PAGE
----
New guidelines that aim to help employers to deal with mental health issues have been launched, as a report shows that 33% of young people are worried about their mental health.
GMB, Britain's general union, marked World Mental Health Day [October 10] by releasing guidelines – called Mental Health @Work – on how to deal with mental health issues in the workplace. GMB Young Members are also encouraging supporters to add a #mentalhealthmatters ribbon to their social media profiles to raise awareness of mental health issues in the workplace.
GMB warned that the existing regulatory framework around occupational mental health is woefully inadequate and a key factor in workers being absent from the workplace due to mental health.
A Young Women’s Trust report, ‘No Country for Young Women’, last month reported 33% of young people feeling worried about their mental health – 29% of young men and 38% of young women (Young Women's Trust/Populus). The report also found that 28% of working young people worried about not having enough paid hours and 38% worried about their job security.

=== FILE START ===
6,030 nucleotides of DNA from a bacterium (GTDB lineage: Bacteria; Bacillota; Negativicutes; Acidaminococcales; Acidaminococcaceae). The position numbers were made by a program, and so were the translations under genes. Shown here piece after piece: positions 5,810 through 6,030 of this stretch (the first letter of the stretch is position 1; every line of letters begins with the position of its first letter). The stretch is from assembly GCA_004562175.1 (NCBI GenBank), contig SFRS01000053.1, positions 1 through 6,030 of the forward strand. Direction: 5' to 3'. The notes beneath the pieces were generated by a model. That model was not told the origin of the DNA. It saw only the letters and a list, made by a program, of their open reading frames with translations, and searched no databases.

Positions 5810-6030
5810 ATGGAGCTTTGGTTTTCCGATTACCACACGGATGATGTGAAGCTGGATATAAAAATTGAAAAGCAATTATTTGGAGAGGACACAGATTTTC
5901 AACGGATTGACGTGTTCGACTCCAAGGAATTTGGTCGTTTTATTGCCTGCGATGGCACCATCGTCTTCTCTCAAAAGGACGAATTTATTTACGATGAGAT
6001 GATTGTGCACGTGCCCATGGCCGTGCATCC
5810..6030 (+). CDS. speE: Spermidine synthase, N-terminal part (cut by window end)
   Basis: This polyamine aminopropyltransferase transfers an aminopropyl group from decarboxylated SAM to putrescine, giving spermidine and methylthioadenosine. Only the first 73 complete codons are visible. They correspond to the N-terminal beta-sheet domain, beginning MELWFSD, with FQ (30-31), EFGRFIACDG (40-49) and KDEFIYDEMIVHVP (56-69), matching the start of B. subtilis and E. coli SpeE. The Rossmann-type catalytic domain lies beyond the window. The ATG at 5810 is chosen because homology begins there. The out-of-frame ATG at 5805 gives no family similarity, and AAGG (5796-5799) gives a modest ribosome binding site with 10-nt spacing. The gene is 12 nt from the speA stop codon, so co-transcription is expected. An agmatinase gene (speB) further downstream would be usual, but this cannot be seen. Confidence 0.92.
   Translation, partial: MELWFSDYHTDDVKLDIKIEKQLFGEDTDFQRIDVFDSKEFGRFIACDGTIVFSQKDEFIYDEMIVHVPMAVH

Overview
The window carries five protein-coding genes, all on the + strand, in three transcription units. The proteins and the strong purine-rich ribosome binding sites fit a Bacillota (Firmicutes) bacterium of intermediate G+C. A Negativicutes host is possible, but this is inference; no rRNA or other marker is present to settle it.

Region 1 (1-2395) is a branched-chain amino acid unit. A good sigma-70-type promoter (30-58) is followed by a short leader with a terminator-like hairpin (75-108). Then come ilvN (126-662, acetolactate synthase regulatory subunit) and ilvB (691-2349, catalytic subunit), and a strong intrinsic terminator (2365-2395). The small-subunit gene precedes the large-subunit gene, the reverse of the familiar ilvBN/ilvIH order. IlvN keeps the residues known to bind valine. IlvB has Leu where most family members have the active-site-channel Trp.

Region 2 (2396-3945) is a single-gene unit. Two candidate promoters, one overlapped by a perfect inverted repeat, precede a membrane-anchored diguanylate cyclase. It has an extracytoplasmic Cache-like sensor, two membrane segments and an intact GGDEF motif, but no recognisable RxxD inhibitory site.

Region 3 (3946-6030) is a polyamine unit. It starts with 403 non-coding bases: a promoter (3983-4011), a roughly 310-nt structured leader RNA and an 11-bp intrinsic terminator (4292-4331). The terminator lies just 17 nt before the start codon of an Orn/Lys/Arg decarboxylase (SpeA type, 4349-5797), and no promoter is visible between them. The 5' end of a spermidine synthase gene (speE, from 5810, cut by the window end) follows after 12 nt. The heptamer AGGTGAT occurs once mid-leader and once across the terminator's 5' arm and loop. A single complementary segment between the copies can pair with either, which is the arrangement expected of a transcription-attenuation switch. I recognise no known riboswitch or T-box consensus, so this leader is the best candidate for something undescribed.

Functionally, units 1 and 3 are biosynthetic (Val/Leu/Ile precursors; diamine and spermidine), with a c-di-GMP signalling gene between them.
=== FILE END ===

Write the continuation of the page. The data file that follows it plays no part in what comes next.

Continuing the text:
Beccie Ions, GMB Young Members secretary, said: “GMB is campaigning to show that mental health matters in the workplace as much as anywhere. One in 6 people experience a mental health issue at work - and due to increased pressures in the work place and cuts to funding for mental health services the challenges have become more acute. Stigma still dominates how we see mental health at work just as it does in wider society.
“We want to increase understanding of mental health and encourage employers to put into practice workplace policies to tackle stigma, provide support and improve their workers' wellbeing. We must not forget the positive difference a proactive and supportive approach from employers can make.
“GMB will continue fight against mental health services cuts so that people get the support they need. Until we change the way mental health is treated in wider society then it will continue to have a major impact, including on young workers feeling the strain. Let's see a proactive rather than reactive approach - and show that mental health matters.”
The GMB guidelines can be accessed here.